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Food Industry Is A No-Show In New Sustainability Study
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Food Industry Is A No-Show In New Sustainability Study

Hank Cardello

A ranking of the world’s 100 most sustainably managed public companies was published last week with iconic names such as Sony, Philips, Merck and Cisco Systems topping the list. But one industry was largely a no-show: food processing.

The Wall Street Journal survey evaluated 5,500 publicly traded companies on environmental, social and governance (ESG) metrics, with Nestle the only food company scoring in the Top 100. That’s troublesome for an industry that wishes to enhance its connection to and credibility with consumers.

Why is the food industry such a laggard in ESG? The reason is simple: Food companies have not been innovators in sustainability, or any realm for that matter, unless they have a gun held to their heads.

To be sure, certain food processors such as Unilever have made great strides in advancing their corporate social responsibility (CSR) goals. That company’s performance during the pandemic has been particularly exemplary, making €500 million available to keep its suppliers afloat and providing another €100 million in free soap, sanitizer, bleach and food for consumers and communities.

And food processors, supermarket chains and restaurants have had other big issues to confront in a food system that’s been turned upside down by Covid-19. Fixing supply chains, revamping restaurants and rationalizing product lines have happened with unusual alacrity born out of the necessity.

But that is exactly the point. While the food industry claims to be attuned to the consumer, its risk aversion means it makes major changes only when it’s forced, as the pandemic has shown. When food companies don’t see a crisis, ‘innovation’ amounts to line extensions and retro, iconic boxes.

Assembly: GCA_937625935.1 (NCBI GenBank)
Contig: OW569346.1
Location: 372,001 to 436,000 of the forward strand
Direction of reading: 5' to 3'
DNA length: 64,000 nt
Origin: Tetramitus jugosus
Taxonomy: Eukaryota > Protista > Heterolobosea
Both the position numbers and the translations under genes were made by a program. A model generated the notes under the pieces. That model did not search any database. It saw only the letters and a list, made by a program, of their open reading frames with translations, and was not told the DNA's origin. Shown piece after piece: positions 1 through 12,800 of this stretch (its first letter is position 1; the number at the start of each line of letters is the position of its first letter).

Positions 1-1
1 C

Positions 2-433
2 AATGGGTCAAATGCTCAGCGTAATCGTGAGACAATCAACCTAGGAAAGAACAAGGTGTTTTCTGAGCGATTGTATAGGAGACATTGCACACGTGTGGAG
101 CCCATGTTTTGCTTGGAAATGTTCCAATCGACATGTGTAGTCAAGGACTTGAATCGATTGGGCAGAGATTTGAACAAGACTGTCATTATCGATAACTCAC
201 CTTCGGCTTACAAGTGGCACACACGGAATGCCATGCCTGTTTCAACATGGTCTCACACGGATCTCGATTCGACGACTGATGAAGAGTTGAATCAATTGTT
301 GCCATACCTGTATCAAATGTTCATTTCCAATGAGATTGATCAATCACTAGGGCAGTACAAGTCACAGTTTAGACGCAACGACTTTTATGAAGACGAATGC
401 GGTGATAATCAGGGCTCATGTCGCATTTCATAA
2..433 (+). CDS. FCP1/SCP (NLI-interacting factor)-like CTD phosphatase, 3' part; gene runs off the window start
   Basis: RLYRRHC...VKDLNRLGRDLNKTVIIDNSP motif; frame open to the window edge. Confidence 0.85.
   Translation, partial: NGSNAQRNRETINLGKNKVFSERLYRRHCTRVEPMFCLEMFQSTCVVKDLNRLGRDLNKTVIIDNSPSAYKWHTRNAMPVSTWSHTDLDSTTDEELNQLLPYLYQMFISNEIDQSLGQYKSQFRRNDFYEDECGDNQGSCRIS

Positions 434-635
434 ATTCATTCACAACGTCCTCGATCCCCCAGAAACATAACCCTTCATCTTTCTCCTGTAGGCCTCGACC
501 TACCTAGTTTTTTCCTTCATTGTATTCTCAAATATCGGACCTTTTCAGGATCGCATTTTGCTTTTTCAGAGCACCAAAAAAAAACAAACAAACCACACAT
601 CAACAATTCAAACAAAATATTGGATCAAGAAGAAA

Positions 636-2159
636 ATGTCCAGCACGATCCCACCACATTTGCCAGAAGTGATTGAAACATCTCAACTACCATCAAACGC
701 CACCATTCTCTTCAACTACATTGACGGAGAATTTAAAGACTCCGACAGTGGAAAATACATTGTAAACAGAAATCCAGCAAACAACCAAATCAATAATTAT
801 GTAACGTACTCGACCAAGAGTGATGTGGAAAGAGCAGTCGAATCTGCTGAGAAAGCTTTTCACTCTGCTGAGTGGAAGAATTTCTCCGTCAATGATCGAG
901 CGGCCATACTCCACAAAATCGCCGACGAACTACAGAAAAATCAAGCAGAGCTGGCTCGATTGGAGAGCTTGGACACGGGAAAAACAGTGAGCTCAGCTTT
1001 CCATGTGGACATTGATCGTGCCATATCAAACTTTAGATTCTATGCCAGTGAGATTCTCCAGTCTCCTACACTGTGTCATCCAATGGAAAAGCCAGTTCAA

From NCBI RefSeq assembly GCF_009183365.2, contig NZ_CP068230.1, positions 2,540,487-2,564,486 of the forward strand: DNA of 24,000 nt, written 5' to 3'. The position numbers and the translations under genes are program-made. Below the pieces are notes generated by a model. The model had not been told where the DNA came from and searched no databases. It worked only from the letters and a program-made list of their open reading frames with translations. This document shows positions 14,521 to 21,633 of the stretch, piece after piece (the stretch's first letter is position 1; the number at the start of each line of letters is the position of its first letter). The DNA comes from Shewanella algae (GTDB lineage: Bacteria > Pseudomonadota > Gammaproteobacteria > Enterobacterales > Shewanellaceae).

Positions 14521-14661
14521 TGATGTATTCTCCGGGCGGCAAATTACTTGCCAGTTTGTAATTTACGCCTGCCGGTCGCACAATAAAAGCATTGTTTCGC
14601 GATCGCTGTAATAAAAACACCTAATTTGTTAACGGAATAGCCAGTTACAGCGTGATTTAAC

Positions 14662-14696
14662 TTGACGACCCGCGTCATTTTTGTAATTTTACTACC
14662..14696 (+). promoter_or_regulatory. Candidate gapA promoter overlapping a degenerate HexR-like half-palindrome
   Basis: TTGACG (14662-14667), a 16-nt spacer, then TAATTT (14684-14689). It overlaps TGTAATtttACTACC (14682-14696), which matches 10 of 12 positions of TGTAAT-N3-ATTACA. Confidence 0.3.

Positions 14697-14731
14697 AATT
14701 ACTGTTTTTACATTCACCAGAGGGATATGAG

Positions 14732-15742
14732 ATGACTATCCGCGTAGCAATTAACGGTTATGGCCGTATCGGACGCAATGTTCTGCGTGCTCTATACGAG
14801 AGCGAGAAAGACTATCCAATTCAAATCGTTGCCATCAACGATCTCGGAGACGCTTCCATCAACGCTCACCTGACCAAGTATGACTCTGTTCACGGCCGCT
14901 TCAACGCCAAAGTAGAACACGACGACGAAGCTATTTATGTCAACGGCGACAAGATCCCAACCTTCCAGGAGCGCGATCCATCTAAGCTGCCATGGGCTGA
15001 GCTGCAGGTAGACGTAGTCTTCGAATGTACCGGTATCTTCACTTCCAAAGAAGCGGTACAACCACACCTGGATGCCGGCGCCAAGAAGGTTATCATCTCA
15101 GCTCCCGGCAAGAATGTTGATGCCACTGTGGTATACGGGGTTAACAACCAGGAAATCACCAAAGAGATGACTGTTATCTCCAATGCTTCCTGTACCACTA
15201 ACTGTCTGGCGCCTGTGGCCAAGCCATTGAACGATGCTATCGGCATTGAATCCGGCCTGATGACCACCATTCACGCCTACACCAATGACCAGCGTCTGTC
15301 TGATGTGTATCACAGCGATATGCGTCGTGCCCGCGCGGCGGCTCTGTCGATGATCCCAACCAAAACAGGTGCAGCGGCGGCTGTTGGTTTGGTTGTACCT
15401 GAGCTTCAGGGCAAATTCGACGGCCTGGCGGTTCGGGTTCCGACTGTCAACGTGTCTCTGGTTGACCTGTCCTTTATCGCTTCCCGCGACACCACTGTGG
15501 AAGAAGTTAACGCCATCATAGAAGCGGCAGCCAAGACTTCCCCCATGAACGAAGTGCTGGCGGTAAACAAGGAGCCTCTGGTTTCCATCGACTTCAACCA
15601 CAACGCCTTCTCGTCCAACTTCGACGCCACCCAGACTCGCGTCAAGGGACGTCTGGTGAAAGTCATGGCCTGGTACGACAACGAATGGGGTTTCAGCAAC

We’re not seeing enough bold moves like the confectionery industry’s Always a Treat Initiative to sell more items 200 calories or less; or Panera Bread’s move as the first U.S. restaurant chain to label entrees as climate friendly; or UK supermarket chain Tesco pledging to increase its meat-free items by 300% by 2025, the first retailer in the country to do so. These companies got ahead of issues before the brush fire ignited. But these efforts are rare.

Simply being slavish to CSR reporting no longer goes far enough. Last year, 90% of companies on the S&P 500 Index published sustainability reports. CSR reporting is no longer a differentiator; it is a minimum ante to be relevant in today’s consumer and business climate.

Big issues confronting consumers and industry – racial bias, income inequality, climate change, unhealthy populations, political instability – require a new leadership style. It demands leadership teams that step up, own the societal problems their business affects and, most importantly, move to fix it. The majority of CEOs agree. Three-quarters of CEOs polled by KPMG say they have a personal responsibility to lead change on societal issues.

Besides the obvious societal benefits, there are two hard business reasons for companies to step up:

It can increase revenues and shareholder value. A study by EY Beacon Institute and Harvard Business School found that 85% of ‘purpose-led’ companies increased revenue while almost half of the non-purpose-led companies had revenue declines. According to Deutsche Bank in 2019, companies that “experienced positive press on climate change saw share prices outperform the MSCI World index by 26%.” And according to the Stern School of Business at NYU, while sustainability-marketed products account for only 17% of sales, they have driven nearly 55% of consumer packaged goods growth in the last five years.

It matters significantly to consumers and workers. The largest workforce segment – Millennials – want their employers to be more socially active and purpose-driven. A high percentage (83%) want businesses to be more involved in societal issues. More than half always look for healthy foods and want companies to supply them. And they are five times more likely to stay at a company where they feel a strong sense of purpose.

The food industry’s poor standing on the newly released ESG list is disheartening. It should embarrass any food company that is behind the curve on these issues. However, for an industry that thrives on market research, it should serve as an immensely valuable consumer insight: Being more socially responsible will not only be good for the world, it will also help win over a new generation of consumers who want the food they buy to be produced by companies that care.

Read in Forbes

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